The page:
Ed Oxenbould an effortlessly natural actor, previously featured in Alexander and the Terrible, Horrible, No Good, Very …

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Taken 3

Posted in Review by - Jan 07, 2015
Taken 3

One of the watershed moments of Liam Neeson’s career was his sudden emergence as a viable action star in the original Taken, directed by Frenchman Pierre Morel from the Luc Besson stable of B grade  R rated genre films.  The memorable catchphrase, “I don’t know who you are but if you don’t let my daughter go I will find you and I will kill you,” became a pop culture reference point.  In his late fifties at the time, this was a marked shot in the arm for his career and allowed the Irish actor to diversify his considerable talent.  Unfortunately …

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Best Movies of 2014

Posted in Uncategorized by - Dec 31, 2014

Gone Girl
12 Years a Slave
Inside Llewyn Davis
Boyhood
The Great Beauty
Edge of Tomorrow
Whiplash
Calvary
Charlie’s Company
Begin Again/Captain America The Winter Soldier

Worst Films of the Year

Grace of Monaco & Trascendance

 

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Holiday Treats at the Movies

Posted in Blog by - Dec 24, 2014

Well it is that time of year, a break from the chaos that has framed our everyday lives.  The alarm clock is temporarily disposed of, in its place the sleep of angels, hopefully.

If you are interested in going to the multiplex or art house cinemas this holiday season, here are a selection of films I have been fortunate to see,  thanks largely to the publicists of the large and small chains of distributors.

The Hobbit: The Battle of the Five Armies

Peter Jackson completes his extraordinary epic journey through the works of J. R. R. Tolkien.  The title says it all, essentially …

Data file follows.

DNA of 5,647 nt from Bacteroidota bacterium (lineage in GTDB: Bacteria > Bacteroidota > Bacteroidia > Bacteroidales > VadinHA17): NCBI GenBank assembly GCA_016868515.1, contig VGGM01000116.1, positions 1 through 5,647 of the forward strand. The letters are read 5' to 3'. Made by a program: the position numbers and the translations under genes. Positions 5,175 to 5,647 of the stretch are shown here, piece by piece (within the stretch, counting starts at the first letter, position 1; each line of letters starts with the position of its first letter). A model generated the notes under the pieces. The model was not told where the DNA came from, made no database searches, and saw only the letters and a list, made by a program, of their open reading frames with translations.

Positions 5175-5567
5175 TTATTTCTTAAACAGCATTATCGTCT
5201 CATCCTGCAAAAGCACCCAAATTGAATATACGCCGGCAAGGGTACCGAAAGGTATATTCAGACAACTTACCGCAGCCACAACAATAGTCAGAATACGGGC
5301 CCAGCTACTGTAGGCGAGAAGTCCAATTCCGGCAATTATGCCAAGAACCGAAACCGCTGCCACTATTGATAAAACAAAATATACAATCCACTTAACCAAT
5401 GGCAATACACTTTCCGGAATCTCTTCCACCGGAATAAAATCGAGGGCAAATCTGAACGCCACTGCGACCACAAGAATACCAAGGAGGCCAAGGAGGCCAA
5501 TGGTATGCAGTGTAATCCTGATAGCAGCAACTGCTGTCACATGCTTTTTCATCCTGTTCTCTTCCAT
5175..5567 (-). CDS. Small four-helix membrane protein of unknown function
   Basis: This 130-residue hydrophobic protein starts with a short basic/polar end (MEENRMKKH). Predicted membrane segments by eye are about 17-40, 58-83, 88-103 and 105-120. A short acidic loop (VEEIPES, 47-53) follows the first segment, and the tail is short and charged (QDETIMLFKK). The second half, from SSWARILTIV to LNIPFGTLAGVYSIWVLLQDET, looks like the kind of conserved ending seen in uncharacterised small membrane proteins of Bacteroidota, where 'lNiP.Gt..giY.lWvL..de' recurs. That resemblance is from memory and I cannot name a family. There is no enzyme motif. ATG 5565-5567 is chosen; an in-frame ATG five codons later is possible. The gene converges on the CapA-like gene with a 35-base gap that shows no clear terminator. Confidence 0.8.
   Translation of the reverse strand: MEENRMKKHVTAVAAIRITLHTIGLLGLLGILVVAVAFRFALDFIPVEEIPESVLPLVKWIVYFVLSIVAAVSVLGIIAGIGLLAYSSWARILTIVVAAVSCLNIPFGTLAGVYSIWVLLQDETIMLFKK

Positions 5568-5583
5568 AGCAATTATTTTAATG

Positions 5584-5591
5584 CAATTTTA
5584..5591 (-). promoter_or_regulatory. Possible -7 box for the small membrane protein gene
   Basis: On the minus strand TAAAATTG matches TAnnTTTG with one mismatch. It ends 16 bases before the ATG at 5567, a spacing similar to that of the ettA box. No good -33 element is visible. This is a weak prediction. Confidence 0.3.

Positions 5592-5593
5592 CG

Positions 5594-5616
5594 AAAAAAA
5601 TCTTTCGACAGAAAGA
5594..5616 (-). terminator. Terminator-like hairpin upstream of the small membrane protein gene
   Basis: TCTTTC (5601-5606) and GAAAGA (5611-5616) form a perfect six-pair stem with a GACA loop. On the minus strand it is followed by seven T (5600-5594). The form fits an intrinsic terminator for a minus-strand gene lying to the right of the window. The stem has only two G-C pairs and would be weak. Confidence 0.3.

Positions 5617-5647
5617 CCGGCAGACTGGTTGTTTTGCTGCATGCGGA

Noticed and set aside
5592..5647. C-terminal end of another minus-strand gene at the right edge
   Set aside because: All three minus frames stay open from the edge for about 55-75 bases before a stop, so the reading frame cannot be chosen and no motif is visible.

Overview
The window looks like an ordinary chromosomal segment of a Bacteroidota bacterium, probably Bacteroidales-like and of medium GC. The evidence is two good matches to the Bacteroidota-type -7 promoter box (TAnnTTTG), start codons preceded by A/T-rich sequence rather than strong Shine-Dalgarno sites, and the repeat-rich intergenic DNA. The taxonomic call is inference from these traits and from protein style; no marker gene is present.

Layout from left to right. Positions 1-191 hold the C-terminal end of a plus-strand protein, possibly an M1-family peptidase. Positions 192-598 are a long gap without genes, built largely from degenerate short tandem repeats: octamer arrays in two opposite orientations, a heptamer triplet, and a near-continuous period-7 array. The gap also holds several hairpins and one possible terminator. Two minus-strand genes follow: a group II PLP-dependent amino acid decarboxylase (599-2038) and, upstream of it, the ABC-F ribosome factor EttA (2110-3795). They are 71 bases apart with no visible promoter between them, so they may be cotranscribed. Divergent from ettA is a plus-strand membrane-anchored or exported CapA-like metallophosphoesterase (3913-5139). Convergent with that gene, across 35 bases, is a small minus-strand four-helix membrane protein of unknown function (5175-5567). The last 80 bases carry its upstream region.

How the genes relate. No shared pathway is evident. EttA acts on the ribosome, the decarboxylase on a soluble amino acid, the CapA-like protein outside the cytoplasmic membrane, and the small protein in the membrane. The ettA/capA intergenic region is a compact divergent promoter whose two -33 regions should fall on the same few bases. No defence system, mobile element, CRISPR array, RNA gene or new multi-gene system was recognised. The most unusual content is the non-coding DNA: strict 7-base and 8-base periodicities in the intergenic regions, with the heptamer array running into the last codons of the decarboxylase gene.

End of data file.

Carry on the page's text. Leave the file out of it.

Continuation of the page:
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Horrible Bosses 2

Posted in Review by - Dec 18, 2014
Horrible Bosses 2

There is something old school about Sean Anders Horrible Bosses 2. Clearly a sequel designed to cash in on the success of the original film made in 2011.  It recalls the comedies of Abbott and Costello and Martin and Lewis, yet with a R rated edge.  The comic timing of the three leads has received minimal praise in the critical drubbing the sequel has received, the assumption must be that this type of chemistry is effortless.  What Bateman, Day and Sudekis prove is that a prosaic plot that retreads the machinations of the original, can form the template for the …

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Human Capital

Posted in Review by - Dec 05, 2014
Human Capital

Part social critique, part mystery, Paolo Virzi’s Human Capital is a superbly directed insight into the human condition.  Adapted from the novel by the American writer Stephen Amidon which detailed the derailment of a middle class real estate agent, his involvement with a hedge fund manager, the estrangement from his daughter, and the lies he tells himself.  The book written in 2004 examined, a society worshiping money, image and status whilst losing its soul in the process.  It foreshadowed the financial crisis, Paolo Virzi  recognising the rich social commentary loosely adapts the novel and creates a compelling relevant narrative in …